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Schellenberg's evolutionary religion: how evolutionary and how religious?



In Evolutionary Religion, J. L. Schellenberg synthesizes his previous impressive contributions to an understanding of religion by formulating an account of religion supported by a Darwinian evolutionary theory understood as a science of the deep future. Such a future enables the realization that our present understandings of religion are immature, that future understandings of divine reality may be radically altered and that religious practice may become the centre of human well-being. In this article, I argue that Schellenberg's evolutionary religion represents at best but half the evolutionary story, its epistemic side. Ontologically, it remains fundamentally non-evolutionary. Positively, I suggest naturalistic alternatives to Schellenberg's Ultimate. I conclude that Schellenberg's evolutionary religion is neither adequately evolutionary nor adequately religious.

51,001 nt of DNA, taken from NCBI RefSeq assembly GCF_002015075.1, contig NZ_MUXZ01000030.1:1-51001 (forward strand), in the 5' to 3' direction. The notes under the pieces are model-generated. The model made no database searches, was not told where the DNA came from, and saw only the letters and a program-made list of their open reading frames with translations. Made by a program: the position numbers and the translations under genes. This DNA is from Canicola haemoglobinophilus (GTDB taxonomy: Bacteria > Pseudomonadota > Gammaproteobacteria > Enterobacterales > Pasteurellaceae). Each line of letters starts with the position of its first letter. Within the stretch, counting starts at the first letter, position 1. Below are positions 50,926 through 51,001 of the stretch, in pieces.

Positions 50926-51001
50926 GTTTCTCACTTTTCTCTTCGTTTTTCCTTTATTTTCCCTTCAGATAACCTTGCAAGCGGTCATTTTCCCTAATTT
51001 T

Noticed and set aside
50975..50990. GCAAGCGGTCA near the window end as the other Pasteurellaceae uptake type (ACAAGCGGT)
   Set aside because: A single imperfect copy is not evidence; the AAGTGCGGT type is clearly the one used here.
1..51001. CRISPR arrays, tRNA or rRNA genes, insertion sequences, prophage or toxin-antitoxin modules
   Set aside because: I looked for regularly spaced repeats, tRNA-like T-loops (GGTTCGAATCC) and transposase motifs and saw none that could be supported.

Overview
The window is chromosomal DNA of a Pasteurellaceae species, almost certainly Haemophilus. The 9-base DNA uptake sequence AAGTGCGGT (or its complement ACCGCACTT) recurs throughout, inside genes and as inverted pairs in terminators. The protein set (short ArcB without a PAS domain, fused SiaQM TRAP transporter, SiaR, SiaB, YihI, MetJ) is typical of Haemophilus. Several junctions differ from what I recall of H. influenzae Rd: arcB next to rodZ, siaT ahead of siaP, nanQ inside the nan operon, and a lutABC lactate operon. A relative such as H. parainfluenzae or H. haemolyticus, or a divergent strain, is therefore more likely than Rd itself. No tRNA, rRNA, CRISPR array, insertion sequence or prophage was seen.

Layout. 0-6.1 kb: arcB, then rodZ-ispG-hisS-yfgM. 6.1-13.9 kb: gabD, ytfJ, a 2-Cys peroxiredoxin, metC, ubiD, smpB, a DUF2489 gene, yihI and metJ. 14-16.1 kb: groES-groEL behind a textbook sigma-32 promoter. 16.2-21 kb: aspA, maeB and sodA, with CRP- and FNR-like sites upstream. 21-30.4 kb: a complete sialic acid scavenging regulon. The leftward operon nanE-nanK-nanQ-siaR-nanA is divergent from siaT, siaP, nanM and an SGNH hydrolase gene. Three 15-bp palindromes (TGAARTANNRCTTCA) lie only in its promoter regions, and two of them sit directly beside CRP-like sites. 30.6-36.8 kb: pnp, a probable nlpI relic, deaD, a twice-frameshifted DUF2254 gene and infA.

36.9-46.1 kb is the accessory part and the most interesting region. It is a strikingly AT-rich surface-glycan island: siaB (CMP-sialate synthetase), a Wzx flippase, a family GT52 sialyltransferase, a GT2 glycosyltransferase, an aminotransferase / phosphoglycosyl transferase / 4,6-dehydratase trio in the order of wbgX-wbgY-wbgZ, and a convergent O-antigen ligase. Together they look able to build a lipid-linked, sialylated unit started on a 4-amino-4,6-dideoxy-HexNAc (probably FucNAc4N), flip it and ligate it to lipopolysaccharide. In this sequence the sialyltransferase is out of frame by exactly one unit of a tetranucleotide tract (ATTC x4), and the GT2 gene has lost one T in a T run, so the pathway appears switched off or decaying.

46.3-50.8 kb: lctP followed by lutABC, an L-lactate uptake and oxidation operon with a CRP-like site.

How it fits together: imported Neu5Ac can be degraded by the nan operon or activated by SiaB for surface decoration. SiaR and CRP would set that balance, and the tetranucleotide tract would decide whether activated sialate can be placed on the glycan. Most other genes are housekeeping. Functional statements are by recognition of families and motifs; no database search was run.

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Religious Studies
  • ISSN: 0034-4125
  • EISSN: 1469-901X
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